Greetings in Christ Jesus.
Last evening, it was my privilege to participate in an interfaith prayer service commemorating 9/11. I found it meaningful and moving to be with people of goodwill–driven by faith to cross barriers real and perceived — to be a witness to the vocation that is ours to heal the world. Today is September 11, 2019. Eighteen years ago, this nation and the world were caught off guard by four coordinated terrorist attacks. Nearly, three thousand people perished because of those attacks and countless lives were set on a painful trajectory with which we continue to wrestle. The physical, emotional, spiritual and financial losses are still being calculated and will be for some time to come.
Like it or not, we live just on the edge of fear and suspicion of the “other.” Hate and resentment of people of particular national origins and religions are increasing not decreasing. It has even been codified. Military veterans of the several fronts of war resulting from 9/11, continue to struggle for the health care they deserve and to heal from the moral injury of war. Some first responders to 9/11 are also a part of the wreckage of the inhumanity of terrorism and the sometimes-sluggish response to conspicuous need.
This nation mobilized enormous will and resources to respond to 9/11 which represented an external threat to the safety and sovereignty of this nation. But, as is always the case, not all threats to personal or social well-being are external. There are grave threats to our moral, spiritual and physical well-being from the inside. Lest we forget the bombings in Oklahoma City, Centennial Olympic Park, the Boston Marathon just to name a few. Oh, remember the shootings at a Sikh Temple in Wisconsin, a Christian Church in Charleston, SC, a Jewish Synagogue in Pittsburgh. Let’s not even enumerate the mass shootings in schools and shopping areas. Together, we know this is just the short list for purpose of illustration. Already in 2019, tens of 1000’s have been killed or injured by gun violence. And we should not overlook the unmistakable rise in hate speech and action. If the tide of all this is not stemmed and the river redirected, so to speak, we will collapse on our violence and hatred.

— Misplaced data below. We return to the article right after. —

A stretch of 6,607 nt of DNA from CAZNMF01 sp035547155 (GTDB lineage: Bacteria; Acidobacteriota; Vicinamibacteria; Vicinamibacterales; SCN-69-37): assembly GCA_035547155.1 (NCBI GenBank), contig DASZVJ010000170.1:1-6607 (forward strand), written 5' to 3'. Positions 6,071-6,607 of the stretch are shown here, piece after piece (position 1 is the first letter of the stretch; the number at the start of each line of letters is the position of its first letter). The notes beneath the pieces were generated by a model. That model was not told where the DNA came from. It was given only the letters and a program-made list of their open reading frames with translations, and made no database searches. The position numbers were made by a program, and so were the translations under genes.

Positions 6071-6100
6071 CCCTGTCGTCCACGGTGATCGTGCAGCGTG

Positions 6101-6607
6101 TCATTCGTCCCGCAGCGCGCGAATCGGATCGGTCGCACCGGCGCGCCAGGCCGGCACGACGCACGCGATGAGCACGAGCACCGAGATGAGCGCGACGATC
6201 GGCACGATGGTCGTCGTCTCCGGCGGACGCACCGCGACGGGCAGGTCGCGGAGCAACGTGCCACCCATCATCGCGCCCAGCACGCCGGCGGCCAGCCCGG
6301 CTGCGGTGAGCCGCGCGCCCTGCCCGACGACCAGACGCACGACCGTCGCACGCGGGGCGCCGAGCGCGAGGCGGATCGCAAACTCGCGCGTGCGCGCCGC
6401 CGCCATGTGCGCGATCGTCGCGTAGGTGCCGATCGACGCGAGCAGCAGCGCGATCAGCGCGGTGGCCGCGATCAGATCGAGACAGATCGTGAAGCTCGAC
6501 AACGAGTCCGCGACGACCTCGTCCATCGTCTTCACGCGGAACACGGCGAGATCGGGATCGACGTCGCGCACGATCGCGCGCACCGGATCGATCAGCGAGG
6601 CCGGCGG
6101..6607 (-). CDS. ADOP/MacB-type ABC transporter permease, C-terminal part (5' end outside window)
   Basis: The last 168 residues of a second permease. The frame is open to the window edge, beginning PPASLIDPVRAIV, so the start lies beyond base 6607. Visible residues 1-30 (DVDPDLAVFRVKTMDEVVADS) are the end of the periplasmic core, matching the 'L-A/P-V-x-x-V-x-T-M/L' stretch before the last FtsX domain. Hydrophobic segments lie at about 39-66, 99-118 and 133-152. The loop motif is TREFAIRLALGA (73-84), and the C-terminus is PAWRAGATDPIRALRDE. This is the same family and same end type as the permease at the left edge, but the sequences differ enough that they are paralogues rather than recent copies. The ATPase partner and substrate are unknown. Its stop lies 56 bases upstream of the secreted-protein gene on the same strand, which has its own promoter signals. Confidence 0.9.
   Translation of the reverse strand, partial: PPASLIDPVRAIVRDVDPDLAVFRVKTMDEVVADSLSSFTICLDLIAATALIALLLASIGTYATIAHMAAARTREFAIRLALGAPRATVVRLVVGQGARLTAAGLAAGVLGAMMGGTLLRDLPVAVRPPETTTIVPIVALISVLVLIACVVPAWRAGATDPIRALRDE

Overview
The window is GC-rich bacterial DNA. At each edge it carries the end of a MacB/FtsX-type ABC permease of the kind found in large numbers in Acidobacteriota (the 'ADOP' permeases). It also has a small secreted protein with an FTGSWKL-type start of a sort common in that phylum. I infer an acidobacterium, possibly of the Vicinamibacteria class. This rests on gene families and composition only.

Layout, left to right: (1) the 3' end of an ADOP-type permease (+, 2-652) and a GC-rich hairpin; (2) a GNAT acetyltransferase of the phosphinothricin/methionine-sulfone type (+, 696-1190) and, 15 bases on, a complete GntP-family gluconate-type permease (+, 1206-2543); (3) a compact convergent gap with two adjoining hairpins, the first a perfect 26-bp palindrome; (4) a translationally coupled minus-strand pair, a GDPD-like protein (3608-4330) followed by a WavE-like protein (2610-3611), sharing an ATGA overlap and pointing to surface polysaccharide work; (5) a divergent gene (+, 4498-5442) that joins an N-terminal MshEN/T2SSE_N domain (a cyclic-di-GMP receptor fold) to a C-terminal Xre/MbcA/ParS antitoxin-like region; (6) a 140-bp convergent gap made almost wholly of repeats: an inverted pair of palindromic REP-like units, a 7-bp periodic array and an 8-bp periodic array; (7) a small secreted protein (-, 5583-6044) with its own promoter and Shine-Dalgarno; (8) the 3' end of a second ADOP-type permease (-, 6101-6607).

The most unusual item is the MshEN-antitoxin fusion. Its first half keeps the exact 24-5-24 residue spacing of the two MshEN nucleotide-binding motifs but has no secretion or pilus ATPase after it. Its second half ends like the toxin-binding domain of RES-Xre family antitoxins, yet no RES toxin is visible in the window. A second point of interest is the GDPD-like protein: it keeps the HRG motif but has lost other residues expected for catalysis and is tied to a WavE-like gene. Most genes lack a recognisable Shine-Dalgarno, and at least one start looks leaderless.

So, on this remembrance of 9/11, maybe it’s time for Christians to remember who we are — or at least who we are called to be — and lean into it. Now, by no means do I want to say or imply that the vocation of peace building is the work only of Christians. But I do want to put a stake in the ground and say that it is the work of every Christian. Or, at least it should be. Living into the reign of God calls forth work. It is the work of knowing and embracing our neighbors. It is the work of standing up to hatred in all our interactions. It is the work of finding the courage and acting from it to pass sensible legislation now. But, the work of meaningful legislation must be accompanied by the work of community building. That is the work in which the church allegedly has competency. We can ill afford to lose one more life or watch one more community fall apart because we were moral and political cowards. Jesus, we would all likely agree, put it all on the line in the service of his mission and vocation –the salvation of all. Can we risk any less than our own comfort and the maintenance of an unstable status quo?
And so, we pray “Cure thy warring children’s madness; bend our pride to thy control. Grant us wisdom, grant us courage, lest we miss thy kingdom’s goal”.
+Bishop Gregory V. Palmer
Republished with permission from westohioumc.org